Farmed fish are now recognized as healthy food to replace animals. Red meat is blamed for higher risks of heart disease, colon cancer, and other disease. Beef also gets a bad rap for having a large carbon footprint and for destroying habitat, notably in the Amazon Rainforest where cattle pastures are replacing forest at a disturbing rate.
The practice of aquaculture dates back millennia. China, which grows 60+ percent of the world’s farmed fish, has long grown many species that eat a wide variety of feeds —phytoplankton, zooplankton, grass, or bacterial detritus in pond systems. Omnivorous carp and their relatives are still the mainstay of Chinese aquaculture, making up nearly half the country’s output. Tilapia, the fish Jesus referred to in his teachings of “loaves and fishes”, is the mainstay around the world as the most farmed fish.
Filter-feeding shellfish, clams, mussels, scallops, and oysters, account for close to 30+ %. Carp, catfish, and other species are also grown in Chinese rice paddies, where their waste helps nourish the rice.
Some farmed stocks like salmon and shrimp, are picivorous species that need are often feed fishmeal and fishoil enriched vegetable diets produced from wild stocks.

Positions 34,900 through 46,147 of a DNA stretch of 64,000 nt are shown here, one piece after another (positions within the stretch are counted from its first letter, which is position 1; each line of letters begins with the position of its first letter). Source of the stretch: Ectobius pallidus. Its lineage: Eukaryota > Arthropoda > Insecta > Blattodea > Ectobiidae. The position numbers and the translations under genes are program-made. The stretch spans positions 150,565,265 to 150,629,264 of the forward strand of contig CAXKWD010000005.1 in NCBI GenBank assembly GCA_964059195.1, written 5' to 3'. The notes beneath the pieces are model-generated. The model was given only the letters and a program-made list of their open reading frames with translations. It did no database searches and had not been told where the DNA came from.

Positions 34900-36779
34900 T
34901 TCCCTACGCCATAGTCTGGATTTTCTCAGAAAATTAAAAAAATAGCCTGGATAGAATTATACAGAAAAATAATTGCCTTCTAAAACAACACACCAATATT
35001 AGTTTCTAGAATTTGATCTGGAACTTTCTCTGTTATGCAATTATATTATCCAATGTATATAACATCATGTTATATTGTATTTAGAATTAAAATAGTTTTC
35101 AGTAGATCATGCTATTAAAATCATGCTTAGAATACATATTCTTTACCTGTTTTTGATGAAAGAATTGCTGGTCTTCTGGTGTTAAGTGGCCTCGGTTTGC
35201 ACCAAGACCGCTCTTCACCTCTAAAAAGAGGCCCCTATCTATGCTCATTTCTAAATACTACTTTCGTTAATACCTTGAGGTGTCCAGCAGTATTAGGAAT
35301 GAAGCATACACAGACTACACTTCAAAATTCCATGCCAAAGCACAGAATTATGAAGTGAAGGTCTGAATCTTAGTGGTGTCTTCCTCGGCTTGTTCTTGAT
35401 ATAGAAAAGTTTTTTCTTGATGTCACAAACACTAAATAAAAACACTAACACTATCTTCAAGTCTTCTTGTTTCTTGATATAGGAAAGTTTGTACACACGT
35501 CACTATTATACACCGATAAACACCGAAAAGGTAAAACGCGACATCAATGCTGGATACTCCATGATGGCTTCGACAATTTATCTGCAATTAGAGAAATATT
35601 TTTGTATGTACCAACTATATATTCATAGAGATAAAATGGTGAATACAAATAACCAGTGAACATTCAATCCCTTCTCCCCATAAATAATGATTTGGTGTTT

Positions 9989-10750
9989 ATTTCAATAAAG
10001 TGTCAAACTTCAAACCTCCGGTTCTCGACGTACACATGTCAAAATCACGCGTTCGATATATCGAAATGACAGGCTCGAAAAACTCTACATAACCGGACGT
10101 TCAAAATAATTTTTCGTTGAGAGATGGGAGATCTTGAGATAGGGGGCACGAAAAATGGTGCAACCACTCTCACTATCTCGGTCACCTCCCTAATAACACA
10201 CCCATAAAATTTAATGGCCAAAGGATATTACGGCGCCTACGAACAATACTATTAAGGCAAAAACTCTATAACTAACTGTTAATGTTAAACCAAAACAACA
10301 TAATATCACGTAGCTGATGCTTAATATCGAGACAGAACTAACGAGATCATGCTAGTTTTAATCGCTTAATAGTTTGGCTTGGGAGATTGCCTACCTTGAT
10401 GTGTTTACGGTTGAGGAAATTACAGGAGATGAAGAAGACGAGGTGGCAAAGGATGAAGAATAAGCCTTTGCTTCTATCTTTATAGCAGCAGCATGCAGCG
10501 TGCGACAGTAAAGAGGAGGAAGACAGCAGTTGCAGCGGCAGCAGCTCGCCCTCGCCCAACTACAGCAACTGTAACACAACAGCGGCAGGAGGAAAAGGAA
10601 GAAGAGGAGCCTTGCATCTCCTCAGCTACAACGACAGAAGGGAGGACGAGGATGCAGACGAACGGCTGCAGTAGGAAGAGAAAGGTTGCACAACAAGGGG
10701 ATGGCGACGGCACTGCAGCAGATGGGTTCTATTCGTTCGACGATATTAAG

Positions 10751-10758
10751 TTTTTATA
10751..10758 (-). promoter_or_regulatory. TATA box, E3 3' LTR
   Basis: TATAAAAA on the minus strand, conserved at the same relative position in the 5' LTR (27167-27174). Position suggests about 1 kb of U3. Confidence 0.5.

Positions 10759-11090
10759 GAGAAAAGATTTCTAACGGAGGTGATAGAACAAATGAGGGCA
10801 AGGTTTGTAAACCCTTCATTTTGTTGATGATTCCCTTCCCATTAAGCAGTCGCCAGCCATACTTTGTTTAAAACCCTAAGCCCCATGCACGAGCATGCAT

Due to the collapse of ocean pastures from the devastation of CO2 fish stocks used for fishmeal and oil that used to make up about a third of the world oceanic fish catch, are now at dangerously low numbers.
Aquaculturalists are working steadily to reduce the amount of fishmeal and oil in their feeds with some success. Stiff competition for fishmeal and fish-oil is common. Norway, the world’s top farmed salmon producer, now imports more fishoil than any other country. China, the leading shrimp producer, uses 30 percent of the fishmeal traded each year.
On a per capita basis, beef consumption is now less than 20 pounds (8.9 kilograms) each year (globally) will surely never rebound to the 24 pounds eaten in the 1970s. In contrast annual world fish consumption per capita at 42 pounds has risen from 25 pounds in the 1970s.
It will surely keep rising as more fish are farmed. With the additional fish coming from farms rather than the seas, there is an urgency to make aquaculture as sustainable as possible. Feed producers are using more and more seafood scraps and today roughly a third of fishmeal is made up of such scraps. Aquaculturists are also increasingly substituting livestock and poultry processing scraps and plant-based feeds for fishmeal and oil.
As the global population of 7 billion people, growing by nearly 80 million per year, we must find the healthy food to feed what will be an additional Two China’s of new children that will be inhabiting this planet with us by the year 2060. Turning to restoration and replenishment of vast ocean pastures is surely the only place we can look to feed those kids.
Fish overtaking beef – United Nations Organization for Food and Agriculture(FAO) and by the Organization for Economic Cooperation and Development (OECD) in the Agricultural Outlook 2013-2022 report.